The oil drilling debate in The Bahamas is turning into a blame game with the country’s Deputy Prime Minister going on record to suggest that the current deal with Bahamas Petroleum Company is “airtight” and the result of negotiations by a former PLP administration.
The BPC deal has garnered much attention with environmental groups, both locally and internationally, calling for the Minnis administration to end the deal and permanently ban offshore drilling in the islands, citing longterm negative impacts on local and regional marine ecosystems and the overall environment. They say the risks involved in oil drilling greatly outweigh any potential benefits.
Local groups Save The Bays and Waterkeeper Bahamas Limited have gone as far as to petition the courts and have been rewarded with Supreme Court Justice Petra Hanna-Adderley granting them leave to seek judicial review of the government’s approvals for BPC to drill an exploratory well in Bahamian waters, ruling that they do have “an arguable case”.
Hanna-Adderley, however, denied their application for a stay of the ongoing drilling exercise, which began on December 20.
In what appears to be an effort to deflect from the Minnis administration’s complicity in the negotiations, Deputy Prime Minister and Minister of Public Works Desmond Bannister, while appearing as a guest on a local talk show recently, insisted that the Bahamian people must look at who granted the licenses, who has interest in the deal and why the agreed royalty is so low.
There have also been suggestions that Opposition leader Philip “Brave” Davis – who at one time was the legal counsel for BPC in the deal’s negotiations - has something to gain from the deal.
Bannister maintained that the Minnis administration does not support offshore drilling and he charged that the administration is merely following legal advice that it must honour the licenses granted to BPC.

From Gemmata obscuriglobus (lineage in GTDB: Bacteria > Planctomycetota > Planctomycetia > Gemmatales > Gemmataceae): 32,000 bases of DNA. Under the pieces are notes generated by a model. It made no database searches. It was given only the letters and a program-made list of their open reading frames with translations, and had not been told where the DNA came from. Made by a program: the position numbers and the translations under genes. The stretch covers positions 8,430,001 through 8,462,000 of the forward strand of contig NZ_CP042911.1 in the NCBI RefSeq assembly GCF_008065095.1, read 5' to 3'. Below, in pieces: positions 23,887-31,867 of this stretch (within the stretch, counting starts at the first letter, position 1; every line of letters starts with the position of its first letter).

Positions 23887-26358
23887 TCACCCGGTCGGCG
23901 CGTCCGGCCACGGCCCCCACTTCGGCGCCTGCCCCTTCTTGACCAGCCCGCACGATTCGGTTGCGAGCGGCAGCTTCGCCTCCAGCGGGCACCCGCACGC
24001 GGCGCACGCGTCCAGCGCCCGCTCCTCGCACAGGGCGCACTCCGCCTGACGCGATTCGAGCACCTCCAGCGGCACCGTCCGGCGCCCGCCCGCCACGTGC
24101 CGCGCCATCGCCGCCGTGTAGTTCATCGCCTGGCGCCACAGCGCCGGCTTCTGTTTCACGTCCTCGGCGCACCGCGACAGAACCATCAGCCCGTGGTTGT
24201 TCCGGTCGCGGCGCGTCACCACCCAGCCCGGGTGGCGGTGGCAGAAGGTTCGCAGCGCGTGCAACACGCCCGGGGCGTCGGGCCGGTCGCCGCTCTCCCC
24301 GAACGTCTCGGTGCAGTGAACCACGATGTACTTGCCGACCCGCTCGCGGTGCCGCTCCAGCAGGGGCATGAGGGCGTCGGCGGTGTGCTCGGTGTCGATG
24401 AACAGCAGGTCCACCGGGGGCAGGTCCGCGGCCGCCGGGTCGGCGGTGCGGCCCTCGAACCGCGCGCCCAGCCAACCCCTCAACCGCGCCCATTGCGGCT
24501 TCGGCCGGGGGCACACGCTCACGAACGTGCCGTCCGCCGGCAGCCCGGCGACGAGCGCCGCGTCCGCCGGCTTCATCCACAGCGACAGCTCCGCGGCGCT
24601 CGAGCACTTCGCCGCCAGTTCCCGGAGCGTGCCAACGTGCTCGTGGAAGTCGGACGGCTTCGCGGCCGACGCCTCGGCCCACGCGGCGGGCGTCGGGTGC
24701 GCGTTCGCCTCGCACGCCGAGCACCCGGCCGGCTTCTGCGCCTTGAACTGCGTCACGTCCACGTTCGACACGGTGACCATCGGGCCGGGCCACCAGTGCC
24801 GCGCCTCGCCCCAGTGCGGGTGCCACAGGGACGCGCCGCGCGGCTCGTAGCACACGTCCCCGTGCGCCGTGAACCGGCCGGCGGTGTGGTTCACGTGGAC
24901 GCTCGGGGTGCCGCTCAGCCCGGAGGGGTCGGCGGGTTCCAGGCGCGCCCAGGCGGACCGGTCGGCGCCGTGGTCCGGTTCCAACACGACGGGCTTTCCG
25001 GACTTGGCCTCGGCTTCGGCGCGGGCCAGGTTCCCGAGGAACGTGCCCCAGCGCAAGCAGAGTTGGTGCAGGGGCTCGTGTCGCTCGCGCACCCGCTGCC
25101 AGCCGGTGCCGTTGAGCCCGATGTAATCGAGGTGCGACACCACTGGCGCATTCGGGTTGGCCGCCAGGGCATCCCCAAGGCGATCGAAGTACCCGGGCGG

He added that renegotiating royalties in the BPC agreement would be what’s in the best interest of the Bahamian people. Reportedly, should commercial quantities of oil be found in The Bahamas, the Minnis administration will renegotiate the royalties and the funds will be directed to the Consolidated Fund and the Sovereign Wealth Fund for the benefit of the Bahamian people.
Well, in response to what the DPM had to say, Progressive Liberal Party (PLP) Chairman Fred Mitchell categorized the comments as “duplicitous, disgraceful and intellectually dishonest,” adding that the Minnis administration cannot get away with blaming the PLP for the actions of an FNM government.
Mitchell also asserted that the FNM’s explanation on oil drilling is “totally unacceptable”.
BPC was initially awarded five exploratory licenses by the Christie administration more than a decade ago in 2006.
In April 2020, the Minnis administration extended the validity of BPC’s licenses to December 2020. In August of that year, it renewed BPC’s licenses to April of this year, and in November it re-extended that validity to June of this year.
While the original deal to explore the possibility for oil may be “airtight,” these extensions and/or renewed arrangements - as was referenced publicly by Attorney General Carl Bethel – gave Prime Minister Dr. Hubert Minnis and his Cabinet the opportunity to renegotiate and improve on any element of that deal they found unfavourable. DPM Bannister, while echoing Prime Minister Minnis’ assertion that his administration does not support oil drilling in Bahamian waters, failed to mention that he, the Prime Minister and other Cabinet members fumbled several opportunities to stand behind that claim by not renewing/extending the deal.
Prior to his introduction to frontline politics, PLP leader Philip “Brave” Davis served just one year as BPC’s attorney and was succeeded in 2007 by legal firm Higgs & Johnson. Graham, Thompson Attorneys currently represents the government in the deal.
BPC’s drilling exercise is expected to be completed within 45 to 60 days of commencement and does not involve extracting any oil, if found. Company executives have said that Bahamians will likely learn within four to six weeks whether The Bahamas is an oil-rich nation.